On the National Catholic Register, Andrew Abela confesses to a “nagging suspicion that teaching business ethics in a university is not delivering on what is expected of it.” The question is both concrete and academic: Abela is the chairman of the Department of Business and Economics at The Catholic University of America and an associate professor of marketing. He was awarded the Acton Institute’s Novak Award in 2009. Here, he explains the problem with “amoral” business attitudes:
… we often face the problem that in our business ethics course, we teach students to respect human dignity, but then in marketing, they are taught to sell as much stuff as possible regardless of the good of the consumer; in finance, to maximize profits above all else; in economics, that human beings are nothing more than utility maximizers who find their happiness by consuming more and more stuff. Not explicitly, perhaps. But implicitly, that is the message they get from these courses.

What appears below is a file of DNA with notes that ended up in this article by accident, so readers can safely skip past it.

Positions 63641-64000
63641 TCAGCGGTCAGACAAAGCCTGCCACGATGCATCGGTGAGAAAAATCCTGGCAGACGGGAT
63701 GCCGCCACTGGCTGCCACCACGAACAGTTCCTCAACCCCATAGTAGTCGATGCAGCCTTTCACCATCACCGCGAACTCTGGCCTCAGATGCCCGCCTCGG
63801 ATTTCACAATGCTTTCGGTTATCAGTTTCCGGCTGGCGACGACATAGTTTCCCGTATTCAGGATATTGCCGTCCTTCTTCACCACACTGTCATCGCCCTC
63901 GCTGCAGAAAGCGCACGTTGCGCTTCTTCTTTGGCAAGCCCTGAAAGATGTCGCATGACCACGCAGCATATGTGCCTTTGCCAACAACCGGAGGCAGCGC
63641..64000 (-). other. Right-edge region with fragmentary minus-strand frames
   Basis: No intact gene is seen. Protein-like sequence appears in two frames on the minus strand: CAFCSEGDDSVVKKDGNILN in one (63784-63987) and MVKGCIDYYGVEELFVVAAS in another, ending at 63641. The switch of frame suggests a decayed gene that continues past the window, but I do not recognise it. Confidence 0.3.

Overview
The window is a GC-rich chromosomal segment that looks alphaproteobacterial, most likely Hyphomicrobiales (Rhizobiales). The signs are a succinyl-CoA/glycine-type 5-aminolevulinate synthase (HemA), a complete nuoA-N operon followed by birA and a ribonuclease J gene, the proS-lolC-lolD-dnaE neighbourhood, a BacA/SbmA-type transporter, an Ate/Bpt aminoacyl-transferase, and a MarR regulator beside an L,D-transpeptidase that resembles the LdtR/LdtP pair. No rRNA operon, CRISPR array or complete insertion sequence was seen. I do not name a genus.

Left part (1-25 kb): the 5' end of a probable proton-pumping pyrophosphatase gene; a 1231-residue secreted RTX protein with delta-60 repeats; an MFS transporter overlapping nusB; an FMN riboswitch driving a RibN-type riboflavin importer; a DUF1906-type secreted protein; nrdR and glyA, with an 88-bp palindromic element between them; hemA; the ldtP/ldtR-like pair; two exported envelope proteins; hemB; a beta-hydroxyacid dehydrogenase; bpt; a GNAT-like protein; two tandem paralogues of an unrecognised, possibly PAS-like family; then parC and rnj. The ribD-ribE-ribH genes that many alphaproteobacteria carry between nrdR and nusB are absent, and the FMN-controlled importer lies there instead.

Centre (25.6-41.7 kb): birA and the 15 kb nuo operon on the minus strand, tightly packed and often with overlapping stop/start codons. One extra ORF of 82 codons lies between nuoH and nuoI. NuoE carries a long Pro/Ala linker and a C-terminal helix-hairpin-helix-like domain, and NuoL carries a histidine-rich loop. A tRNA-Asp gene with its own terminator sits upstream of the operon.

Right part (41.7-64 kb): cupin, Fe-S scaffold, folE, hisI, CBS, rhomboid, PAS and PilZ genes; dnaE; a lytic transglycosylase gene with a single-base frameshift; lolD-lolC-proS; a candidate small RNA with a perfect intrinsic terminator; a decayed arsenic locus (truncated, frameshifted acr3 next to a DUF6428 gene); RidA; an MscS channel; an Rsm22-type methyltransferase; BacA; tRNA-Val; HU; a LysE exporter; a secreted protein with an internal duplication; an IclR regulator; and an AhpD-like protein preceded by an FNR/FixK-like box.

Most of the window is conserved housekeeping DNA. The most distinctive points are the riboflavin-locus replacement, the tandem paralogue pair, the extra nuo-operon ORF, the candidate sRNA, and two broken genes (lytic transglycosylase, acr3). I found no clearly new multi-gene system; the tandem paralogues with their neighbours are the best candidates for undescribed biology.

If, after you graduate, real life presents any tension between the lessons you learned in your business ethics course and the lessons from your finance (or marketing or management) course, guess which is more likely to win? “I’ve got to do my job,” our graduates think, “and my job is finance”; therefore, I do what my finance class taught me.
The difficulty here is that when business runs this way, according to supposedly amoral theory, we invariably end up with the greed-induced global malaise we are facing now. Why? Because “amoral” business leads to immoral business: Without a strong notion of the good built into our concept of business, without a strong ethical foundation within the theory, business theory cannot provide sufficient protection from temptation. If businesses were run by machines, we might have such a thing as an ethically neutral business theory. But businesses are run by human beings who suffer from original sin and are therefore susceptible to temptation.
Read “Will Teaching Business Ethics Make Business More Ethical?” on the website of the National Catholic Register (reprinted from Legatus Magazine).